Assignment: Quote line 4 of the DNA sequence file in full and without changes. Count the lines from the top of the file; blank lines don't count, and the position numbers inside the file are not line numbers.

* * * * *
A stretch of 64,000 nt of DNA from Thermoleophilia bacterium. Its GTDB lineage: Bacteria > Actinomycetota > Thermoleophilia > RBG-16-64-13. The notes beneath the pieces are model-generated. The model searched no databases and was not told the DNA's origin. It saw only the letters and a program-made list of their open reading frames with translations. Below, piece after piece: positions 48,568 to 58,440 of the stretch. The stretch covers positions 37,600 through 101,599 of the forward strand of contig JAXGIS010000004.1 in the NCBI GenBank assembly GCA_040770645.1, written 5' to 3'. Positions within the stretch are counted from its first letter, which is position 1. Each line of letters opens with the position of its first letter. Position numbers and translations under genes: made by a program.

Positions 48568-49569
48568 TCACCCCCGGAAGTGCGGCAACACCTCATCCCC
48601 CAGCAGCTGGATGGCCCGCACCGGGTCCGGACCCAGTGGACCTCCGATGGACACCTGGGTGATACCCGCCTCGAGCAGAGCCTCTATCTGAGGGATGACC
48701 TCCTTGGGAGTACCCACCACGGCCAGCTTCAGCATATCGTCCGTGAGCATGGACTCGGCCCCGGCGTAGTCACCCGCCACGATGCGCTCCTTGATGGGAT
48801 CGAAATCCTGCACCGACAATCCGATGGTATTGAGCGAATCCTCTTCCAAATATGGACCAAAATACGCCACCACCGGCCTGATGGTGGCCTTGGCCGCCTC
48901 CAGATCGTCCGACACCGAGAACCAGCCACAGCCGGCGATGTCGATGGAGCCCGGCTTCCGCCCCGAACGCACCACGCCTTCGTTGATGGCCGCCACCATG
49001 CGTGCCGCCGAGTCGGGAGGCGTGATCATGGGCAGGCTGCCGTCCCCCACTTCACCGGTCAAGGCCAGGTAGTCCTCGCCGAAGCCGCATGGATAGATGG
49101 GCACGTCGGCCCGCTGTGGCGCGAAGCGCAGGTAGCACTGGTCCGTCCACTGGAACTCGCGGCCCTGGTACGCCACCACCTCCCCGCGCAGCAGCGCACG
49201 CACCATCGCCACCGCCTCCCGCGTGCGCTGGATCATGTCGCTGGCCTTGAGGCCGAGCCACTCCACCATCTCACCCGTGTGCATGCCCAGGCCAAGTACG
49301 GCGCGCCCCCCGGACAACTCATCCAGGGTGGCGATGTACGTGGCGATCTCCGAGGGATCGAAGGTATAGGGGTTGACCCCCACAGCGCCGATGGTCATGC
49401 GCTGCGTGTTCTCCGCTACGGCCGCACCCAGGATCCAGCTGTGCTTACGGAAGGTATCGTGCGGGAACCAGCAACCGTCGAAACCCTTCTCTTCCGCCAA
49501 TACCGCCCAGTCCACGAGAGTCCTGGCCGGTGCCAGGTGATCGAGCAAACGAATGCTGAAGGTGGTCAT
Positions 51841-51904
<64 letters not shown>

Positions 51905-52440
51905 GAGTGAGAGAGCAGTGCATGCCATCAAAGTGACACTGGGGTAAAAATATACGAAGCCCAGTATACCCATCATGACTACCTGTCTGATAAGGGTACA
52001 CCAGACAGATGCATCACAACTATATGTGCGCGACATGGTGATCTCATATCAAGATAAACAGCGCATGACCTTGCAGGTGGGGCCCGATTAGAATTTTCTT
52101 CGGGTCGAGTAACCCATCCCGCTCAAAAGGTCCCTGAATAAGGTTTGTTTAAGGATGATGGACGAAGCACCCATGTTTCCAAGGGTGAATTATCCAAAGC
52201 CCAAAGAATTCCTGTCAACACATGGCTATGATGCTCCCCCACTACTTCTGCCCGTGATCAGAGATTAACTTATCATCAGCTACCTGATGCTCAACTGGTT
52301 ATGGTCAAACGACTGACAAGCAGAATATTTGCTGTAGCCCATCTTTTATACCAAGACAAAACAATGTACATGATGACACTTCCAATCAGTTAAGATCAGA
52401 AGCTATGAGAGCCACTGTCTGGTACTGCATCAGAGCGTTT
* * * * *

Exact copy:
48601 CAGCAGCTGGATGGCCCGCACCGGGTCCGGACCCAGTGGACCTCCGATGGACACCTGGGTGATACCCGCCTCGAGCAGAGCCTCTATCTGAGGGATGACC